In your terminal, initialize the local directory as a Git repository, commit all the changes, and push it to remote by running the following command in the project root.

git init
git remote add origin [email protected]:<username/project-name>.git
git add .
git commit -m "Initial commit"
git push -u origin master

Be sure to replace <username/project-name> with your username and project name. For example:

git remote add origin [email protected]:lelouchB/react-material-ui.git

In your project’s package.json, add a homepage field.

"homepage": ""

myusername is your username and my-app is the name of your project. For example:


Create a new file named .gitlab-ci.yml and add the following code to it.

image: node:10 # change to match your node version

    - node_modules/

  - rm -rf build
  - npm install

  stage: deploy
    - npm run build
    - rm -rf public
    - mv build public
      - public
    - master

After committing this file, a pipeline will start. This will deploy your React app to GitLab pages. You can see this pipeline under CI/CD tab.

GitLab Pages Pipelines

After the pipeline has passed successfully, it may take up to 30 minutes before the site is available after the first deployment, so be patient.

GitLab Pages Pipeline Passed

You can manage your React app under the Settings/Pages tab.

Managing a React App in GitLab Pages

Your app will be deployed to the same URL, as mentioned in the homepage field in package.json.

Some other platforms worth checking out

  • DigitalOcean App Platform — You can deploy three static sites on Starter or the free tier
  • StormKit — Single app deployment is available on the free tier
  • — Offers a 30-day free trial
  • Bip — Offers a seven-day free trial

Bonus freebie: once you deploy, monitor React apps for free with LogRocket.

Debugging React applications can be difficult, especially when users experience issues that are difficult to reproduce. If you’re interested in monitoring and tracking Redux state, automatically surfacing JavaScript errors, and tracking slow network requests and component load time, try LogRocket.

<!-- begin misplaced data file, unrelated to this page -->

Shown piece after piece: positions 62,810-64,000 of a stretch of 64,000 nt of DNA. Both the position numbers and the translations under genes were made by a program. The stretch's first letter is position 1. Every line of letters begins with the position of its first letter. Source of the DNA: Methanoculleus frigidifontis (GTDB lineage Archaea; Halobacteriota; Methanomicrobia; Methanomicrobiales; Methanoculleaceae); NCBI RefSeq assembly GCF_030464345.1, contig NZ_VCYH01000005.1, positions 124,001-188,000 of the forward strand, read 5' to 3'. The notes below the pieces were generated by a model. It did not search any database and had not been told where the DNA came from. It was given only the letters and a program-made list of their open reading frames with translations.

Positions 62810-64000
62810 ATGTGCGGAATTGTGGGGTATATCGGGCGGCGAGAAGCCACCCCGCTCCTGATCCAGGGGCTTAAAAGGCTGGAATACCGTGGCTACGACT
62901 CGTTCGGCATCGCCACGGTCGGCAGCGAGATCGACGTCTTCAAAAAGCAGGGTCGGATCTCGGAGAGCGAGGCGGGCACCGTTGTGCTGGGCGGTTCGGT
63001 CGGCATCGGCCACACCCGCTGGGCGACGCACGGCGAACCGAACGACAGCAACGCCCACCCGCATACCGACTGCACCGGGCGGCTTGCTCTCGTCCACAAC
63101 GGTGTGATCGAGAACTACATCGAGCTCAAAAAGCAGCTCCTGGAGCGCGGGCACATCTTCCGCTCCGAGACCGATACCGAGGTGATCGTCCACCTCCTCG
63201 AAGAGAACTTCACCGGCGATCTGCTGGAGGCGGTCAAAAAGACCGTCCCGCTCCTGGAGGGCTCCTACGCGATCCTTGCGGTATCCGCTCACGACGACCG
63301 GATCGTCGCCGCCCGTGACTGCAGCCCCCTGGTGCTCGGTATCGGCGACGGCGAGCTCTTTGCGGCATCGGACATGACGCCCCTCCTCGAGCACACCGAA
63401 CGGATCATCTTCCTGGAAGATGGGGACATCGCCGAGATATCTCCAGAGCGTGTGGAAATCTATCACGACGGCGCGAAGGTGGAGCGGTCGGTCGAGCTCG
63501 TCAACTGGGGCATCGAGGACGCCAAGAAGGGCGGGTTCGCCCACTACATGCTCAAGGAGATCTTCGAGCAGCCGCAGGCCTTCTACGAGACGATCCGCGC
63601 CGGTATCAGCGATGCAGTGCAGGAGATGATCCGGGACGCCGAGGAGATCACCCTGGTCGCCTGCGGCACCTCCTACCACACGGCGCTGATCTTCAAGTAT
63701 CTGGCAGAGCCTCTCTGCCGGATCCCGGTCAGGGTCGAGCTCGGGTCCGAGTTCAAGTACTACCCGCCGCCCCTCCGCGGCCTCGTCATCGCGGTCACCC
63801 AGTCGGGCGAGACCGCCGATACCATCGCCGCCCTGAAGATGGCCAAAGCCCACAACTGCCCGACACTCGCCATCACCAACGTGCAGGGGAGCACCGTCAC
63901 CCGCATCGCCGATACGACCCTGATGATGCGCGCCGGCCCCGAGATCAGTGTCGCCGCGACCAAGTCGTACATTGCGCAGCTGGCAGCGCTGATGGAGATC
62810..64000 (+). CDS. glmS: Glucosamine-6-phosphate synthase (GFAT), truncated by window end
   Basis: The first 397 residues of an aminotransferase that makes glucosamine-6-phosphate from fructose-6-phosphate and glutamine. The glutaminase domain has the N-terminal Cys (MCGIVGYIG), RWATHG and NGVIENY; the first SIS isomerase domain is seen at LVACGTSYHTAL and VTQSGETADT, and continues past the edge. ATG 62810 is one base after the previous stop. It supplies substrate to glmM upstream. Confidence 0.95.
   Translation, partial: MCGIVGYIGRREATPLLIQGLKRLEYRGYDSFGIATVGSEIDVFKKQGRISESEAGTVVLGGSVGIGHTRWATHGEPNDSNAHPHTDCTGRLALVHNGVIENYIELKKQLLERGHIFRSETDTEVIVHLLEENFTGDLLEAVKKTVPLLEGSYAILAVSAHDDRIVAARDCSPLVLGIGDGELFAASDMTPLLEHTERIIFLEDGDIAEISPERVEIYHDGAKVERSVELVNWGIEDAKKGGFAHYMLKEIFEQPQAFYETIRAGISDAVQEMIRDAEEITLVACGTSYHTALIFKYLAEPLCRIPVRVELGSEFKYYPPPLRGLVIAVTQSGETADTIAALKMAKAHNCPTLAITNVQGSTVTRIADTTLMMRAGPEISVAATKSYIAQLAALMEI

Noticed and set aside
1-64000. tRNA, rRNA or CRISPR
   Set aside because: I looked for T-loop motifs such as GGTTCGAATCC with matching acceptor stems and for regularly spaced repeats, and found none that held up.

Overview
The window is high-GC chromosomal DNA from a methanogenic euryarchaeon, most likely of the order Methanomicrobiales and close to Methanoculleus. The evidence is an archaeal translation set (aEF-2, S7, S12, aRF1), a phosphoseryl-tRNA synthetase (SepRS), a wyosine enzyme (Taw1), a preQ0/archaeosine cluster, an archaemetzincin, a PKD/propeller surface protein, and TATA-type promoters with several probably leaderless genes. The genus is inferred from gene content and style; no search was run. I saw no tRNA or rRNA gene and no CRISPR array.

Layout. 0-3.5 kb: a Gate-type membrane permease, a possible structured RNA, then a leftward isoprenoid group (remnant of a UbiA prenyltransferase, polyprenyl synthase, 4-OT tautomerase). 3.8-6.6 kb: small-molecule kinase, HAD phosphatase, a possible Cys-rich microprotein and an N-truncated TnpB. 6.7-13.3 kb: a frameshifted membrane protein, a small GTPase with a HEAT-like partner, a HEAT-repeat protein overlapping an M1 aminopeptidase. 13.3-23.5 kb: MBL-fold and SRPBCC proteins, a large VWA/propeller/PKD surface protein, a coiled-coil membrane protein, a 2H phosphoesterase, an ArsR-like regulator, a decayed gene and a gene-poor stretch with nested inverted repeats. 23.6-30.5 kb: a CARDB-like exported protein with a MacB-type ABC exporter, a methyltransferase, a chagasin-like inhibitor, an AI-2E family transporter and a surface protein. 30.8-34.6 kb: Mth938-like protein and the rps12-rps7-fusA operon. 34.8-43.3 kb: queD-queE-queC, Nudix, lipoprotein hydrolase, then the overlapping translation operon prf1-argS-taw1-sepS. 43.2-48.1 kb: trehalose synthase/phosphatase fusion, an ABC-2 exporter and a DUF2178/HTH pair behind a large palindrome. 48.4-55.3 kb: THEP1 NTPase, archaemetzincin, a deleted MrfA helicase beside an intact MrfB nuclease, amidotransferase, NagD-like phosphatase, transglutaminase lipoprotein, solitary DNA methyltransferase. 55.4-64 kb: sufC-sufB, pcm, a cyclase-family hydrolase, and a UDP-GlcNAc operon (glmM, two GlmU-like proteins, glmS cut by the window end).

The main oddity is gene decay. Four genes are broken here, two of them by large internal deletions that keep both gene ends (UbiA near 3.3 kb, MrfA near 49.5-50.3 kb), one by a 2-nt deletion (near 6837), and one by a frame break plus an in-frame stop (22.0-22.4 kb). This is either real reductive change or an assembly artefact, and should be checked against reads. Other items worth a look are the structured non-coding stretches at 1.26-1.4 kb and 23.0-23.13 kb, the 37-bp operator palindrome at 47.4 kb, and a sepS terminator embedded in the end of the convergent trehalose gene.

LogRocket is like a DVR for web apps, recording literally everything that happens on your React app. Instead of guessing why problems happen, you can aggregate and report on what state your application was in when an issue occurred. LogRocket also monitors your app’s performance, reporting with metrics like client CPU load, client memory usage, and more.

The LogRocket Redux middleware package adds an extra layer of visibility into your user sessions. LogRocket logs all actions and state from your Redux stores.

Modernize how you debug your React apps — .


Now that we’ve discussed ten different ways to deploy React, you should try out as many as you can to determine which best aligns with your deployment requirements. After all, they’re free to use.

For a good next step, try to add custom domains to your deployed application. It’s good to have a distinctive domain for projects, which have different ways to add a custom domain — some easy, some relatively complex.

Until next time, happy coding!

Ashutosh Singh Ashutosh is a JavaScript developer and a technical writer. He writes about the fundamentals of JavaScript, Node.js, React, Next, Vue, and tutorials on building projects.

9 Replies to “10 ways to deploy a React app for free”

  1. Thanks for such a great article!!!

    Any reason why AWS S3 is not mentioned in the list? We can use the free tier for an year.

    1. Thanks. Glad you like it. 🙂
      I guess I didn’t include services like AWS and Azure because the complete step-by-step process of configuring and deploying a React app with AWS or Azure is too big to include in this article. Separate articles for them will be great to explain everything adequately.

  2. Thanks a lot. I used Surge to host my app. Honestly I had never heard of Surge until I read this article and I was having trouble hosting my app everywhere from Netlify, GitHub Pages, and Heroku! I this really helped me.

  3. Hi, I’ve created a CI configuration file on the GitLab like this but GitLab throws error with `mv: cannot stat ‘build’: No such file or directory` (full CI job log is here).

    Where am I doing wrong?

  4. Hey Fatih,
    Seeing the CI Job log, I guess you are using the above `.yml` file to deploy a Next.js project which is causing an error because unlike a React project which creates a production build in a folder named `build`, Next.js creates a folder named `.next` . The above .yml file works for React project.

    Vercel would be best for a Next.js project.
    Let me know if you have any other questions.

Leave a Reply